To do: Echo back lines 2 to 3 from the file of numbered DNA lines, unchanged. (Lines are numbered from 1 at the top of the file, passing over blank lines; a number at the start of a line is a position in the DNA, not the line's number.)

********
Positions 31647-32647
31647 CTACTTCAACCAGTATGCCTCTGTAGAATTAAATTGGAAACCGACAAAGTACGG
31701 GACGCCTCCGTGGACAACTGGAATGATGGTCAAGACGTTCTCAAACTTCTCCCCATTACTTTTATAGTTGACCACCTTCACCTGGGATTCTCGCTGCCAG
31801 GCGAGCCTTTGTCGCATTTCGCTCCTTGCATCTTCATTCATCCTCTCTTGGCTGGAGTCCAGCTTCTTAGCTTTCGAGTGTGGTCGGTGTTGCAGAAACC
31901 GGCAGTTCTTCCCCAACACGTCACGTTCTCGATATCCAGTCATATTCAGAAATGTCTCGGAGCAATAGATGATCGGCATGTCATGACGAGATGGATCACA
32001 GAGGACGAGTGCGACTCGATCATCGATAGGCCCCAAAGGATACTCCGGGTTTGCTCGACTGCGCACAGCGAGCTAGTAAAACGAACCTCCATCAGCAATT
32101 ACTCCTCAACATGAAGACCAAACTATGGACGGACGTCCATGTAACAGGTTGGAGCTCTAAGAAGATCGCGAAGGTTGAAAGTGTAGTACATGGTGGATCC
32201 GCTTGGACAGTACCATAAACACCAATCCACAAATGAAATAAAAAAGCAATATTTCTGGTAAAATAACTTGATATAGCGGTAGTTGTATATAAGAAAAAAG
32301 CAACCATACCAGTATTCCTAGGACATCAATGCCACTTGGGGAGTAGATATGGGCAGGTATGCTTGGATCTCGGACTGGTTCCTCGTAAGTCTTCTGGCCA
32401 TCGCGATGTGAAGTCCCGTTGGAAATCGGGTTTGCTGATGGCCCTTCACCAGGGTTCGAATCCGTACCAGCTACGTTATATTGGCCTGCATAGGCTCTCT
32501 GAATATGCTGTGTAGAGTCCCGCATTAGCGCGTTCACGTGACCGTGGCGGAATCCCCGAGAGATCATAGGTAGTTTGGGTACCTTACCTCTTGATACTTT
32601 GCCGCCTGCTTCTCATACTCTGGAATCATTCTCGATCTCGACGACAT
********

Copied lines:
31647 CTACTTCAACCAGTATGCCTCTGTAGAATTAAATTGGAAACCGACAAAGTACGG
31701 GACGCCTCCGTGGACAACTGGAATGATGGTCAAGACGTTCTCAAACTTCTCCCCATTACTTTTATAGTTGACCACCTTCACCTGGGATTCTCGCTGCCAG